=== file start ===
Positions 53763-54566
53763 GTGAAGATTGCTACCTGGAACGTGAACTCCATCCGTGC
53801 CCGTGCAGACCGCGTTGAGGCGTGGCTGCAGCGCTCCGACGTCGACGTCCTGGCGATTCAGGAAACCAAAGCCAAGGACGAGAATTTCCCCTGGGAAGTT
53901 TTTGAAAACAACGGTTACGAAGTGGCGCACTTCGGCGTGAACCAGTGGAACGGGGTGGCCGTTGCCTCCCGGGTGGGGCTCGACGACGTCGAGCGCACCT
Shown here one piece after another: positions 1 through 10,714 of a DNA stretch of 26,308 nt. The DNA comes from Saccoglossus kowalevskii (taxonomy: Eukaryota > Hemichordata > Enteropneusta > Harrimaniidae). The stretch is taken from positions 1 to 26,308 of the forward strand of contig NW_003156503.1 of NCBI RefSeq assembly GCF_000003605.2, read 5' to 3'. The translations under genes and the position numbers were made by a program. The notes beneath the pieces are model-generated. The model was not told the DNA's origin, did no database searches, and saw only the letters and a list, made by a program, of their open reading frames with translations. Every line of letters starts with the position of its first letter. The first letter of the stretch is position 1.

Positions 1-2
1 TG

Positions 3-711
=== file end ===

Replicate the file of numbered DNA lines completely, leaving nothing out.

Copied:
Positions 53763-54566
53763 GTGAAGATTGCTACCTGGAACGTGAACTCCATCCGTGC
53801 CCGTGCAGACCGCGTTGAGGCGTGGCTGCAGCGCTCCGACGTCGACGTCCTGGCGATTCAGGAAACCAAAGCCAAGGACGAGAATTTCCCCTGGGAAGTT
53901 TTTGAAAACAACGGTTACGAAGTGGCGCACTTCGGCGTGAACCAGTGGAACGGGGTGGCCGTTGCCTCCCGGGTGGGGCTCGACGACGTCGAGCGCACCT
Shown here one piece after another: positions 1 through 10,714 of a DNA stretch of 26,308 nt. The DNA comes from Saccoglossus kowalevskii (taxonomy: Eukaryota > Hemichordata > Enteropneusta > Harrimaniidae). The stretch is taken from positions 1 to 26,308 of the forward strand of contig NW_003156503.1 of NCBI RefSeq assembly GCF_000003605.2, read 5' to 3'. The translations under genes and the position numbers were made by a program. The notes beneath the pieces are model-generated. The model was not told the DNA's origin, did no database searches, and saw only the letters and a list, made by a program, of their open reading frames with translations. Every line of letters starts with the position of its first letter. The first letter of the stretch is position 1.

Positions 1-2
1 TG

Positions 3-711